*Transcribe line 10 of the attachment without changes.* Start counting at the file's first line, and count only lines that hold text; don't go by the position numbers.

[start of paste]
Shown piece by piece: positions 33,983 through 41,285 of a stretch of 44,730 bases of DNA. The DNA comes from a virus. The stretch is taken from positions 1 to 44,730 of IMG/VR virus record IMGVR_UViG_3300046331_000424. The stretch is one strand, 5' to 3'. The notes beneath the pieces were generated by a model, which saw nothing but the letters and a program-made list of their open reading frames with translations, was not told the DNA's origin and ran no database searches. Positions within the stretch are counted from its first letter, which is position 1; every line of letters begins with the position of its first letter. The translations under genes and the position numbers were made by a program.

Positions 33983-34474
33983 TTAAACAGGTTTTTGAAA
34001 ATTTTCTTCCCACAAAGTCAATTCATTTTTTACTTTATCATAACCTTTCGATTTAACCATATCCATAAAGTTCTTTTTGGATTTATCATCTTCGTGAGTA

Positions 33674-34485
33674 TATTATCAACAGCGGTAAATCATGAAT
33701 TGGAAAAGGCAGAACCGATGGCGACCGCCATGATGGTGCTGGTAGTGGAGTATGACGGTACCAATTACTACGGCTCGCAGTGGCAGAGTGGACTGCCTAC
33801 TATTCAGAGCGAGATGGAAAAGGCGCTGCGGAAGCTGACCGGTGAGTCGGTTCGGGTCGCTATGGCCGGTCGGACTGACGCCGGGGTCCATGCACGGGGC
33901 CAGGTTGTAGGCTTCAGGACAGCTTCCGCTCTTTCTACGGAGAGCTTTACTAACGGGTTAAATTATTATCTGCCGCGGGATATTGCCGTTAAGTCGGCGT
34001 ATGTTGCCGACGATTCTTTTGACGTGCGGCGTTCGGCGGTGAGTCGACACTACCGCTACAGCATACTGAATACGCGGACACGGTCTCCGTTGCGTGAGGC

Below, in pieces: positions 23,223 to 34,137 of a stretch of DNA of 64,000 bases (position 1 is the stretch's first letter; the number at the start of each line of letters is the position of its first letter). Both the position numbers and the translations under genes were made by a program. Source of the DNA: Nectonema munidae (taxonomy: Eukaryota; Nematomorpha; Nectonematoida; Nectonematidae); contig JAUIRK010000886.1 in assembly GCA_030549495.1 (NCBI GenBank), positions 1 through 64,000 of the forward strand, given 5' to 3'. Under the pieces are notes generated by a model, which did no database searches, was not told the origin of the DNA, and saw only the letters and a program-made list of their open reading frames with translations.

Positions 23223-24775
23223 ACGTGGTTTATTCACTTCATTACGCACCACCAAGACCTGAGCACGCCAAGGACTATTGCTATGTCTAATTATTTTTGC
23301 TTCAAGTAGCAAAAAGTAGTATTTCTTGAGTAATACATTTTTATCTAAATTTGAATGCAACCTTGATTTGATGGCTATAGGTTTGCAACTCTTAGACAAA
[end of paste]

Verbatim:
34001 ATGTTGCCGACGATTCTTTTGACGTGCGGCGTTCGGCGGTGAGTCGACACTACCGCTACAGCATACTGAATACGCGGACACGGTCTCCGTTGCGTGAGGC